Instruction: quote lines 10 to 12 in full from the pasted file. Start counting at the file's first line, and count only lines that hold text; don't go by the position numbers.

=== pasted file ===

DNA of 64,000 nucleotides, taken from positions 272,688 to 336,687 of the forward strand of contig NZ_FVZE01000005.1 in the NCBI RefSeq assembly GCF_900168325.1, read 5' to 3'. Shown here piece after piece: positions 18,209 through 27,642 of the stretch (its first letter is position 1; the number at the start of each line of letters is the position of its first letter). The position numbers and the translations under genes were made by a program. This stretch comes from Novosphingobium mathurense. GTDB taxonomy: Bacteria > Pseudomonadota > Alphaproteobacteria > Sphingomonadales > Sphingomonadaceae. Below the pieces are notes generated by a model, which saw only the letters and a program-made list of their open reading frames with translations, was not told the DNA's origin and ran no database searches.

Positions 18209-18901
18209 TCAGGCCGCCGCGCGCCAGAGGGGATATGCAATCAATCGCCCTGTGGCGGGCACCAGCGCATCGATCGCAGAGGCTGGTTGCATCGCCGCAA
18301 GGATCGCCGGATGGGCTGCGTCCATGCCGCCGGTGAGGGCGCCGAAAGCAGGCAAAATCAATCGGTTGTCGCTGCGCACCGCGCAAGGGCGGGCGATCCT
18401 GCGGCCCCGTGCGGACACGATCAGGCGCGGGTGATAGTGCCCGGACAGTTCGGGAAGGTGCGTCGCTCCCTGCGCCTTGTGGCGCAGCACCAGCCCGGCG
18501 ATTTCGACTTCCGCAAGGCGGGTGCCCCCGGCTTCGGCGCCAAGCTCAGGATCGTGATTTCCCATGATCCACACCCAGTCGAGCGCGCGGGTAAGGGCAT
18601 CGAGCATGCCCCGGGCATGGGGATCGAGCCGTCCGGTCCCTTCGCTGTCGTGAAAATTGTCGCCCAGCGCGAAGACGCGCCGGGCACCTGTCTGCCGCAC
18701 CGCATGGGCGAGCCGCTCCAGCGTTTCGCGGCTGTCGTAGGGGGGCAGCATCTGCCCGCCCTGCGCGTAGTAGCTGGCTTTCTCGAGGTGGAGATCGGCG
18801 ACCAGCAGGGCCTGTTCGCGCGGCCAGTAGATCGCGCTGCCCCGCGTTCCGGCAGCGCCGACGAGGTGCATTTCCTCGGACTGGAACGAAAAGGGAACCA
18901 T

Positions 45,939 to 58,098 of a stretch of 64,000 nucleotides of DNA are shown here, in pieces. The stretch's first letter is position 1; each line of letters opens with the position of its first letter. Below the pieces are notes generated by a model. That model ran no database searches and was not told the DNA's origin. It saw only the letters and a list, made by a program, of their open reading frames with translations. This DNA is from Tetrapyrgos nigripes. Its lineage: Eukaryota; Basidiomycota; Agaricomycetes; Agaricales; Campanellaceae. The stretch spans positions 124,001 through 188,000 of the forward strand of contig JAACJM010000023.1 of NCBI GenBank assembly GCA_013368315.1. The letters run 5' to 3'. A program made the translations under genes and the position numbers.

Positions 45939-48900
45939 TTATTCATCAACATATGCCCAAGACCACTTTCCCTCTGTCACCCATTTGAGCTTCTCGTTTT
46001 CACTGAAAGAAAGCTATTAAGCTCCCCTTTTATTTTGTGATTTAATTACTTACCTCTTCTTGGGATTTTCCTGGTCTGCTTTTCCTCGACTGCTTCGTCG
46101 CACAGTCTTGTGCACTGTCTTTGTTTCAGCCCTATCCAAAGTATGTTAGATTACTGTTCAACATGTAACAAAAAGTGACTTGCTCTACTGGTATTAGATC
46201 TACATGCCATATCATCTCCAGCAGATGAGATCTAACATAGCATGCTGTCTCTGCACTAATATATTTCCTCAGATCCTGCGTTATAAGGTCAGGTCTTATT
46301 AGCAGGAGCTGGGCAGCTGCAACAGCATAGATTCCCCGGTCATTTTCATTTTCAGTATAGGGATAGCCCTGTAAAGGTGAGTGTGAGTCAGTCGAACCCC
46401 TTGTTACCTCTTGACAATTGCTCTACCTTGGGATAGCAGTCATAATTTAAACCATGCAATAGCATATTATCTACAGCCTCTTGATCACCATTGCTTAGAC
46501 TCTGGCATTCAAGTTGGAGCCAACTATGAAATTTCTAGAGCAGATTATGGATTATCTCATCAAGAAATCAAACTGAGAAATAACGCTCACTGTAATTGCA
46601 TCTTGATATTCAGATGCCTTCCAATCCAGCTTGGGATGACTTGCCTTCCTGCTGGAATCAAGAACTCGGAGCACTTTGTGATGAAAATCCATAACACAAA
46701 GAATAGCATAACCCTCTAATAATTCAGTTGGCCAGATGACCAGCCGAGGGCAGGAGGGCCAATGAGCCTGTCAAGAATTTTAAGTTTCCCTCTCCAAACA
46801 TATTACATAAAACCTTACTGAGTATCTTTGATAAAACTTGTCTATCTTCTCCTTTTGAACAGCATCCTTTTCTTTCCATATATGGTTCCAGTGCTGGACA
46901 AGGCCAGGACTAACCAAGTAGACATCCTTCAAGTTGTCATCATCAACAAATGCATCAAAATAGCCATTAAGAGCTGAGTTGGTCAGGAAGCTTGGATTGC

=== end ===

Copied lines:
18901 T

Positions 45,939 to 58,098 of a stretch of 64,000 nucleotides of DNA are shown here, in pieces. The stretch's first letter is position 1; each line of letters opens with the position of its first letter. Below the pieces are notes generated by a model. That model ran no database searches and was not told the DNA's origin. It saw only the letters and a list, made by a program, of their open reading frames with translations. This DNA is from Tetrapyrgos nigripes. Its lineage: Eukaryota; Basidiomycota; Agaricomycetes; Agaricales; Campanellaceae. The stretch spans positions 124,001 through 188,000 of the forward strand of contig JAACJM010000023.1 of NCBI GenBank assembly GCA_013368315.1. The letters run 5' to 3'. A program made the translations under genes and the position numbers.

Positions 45939-48900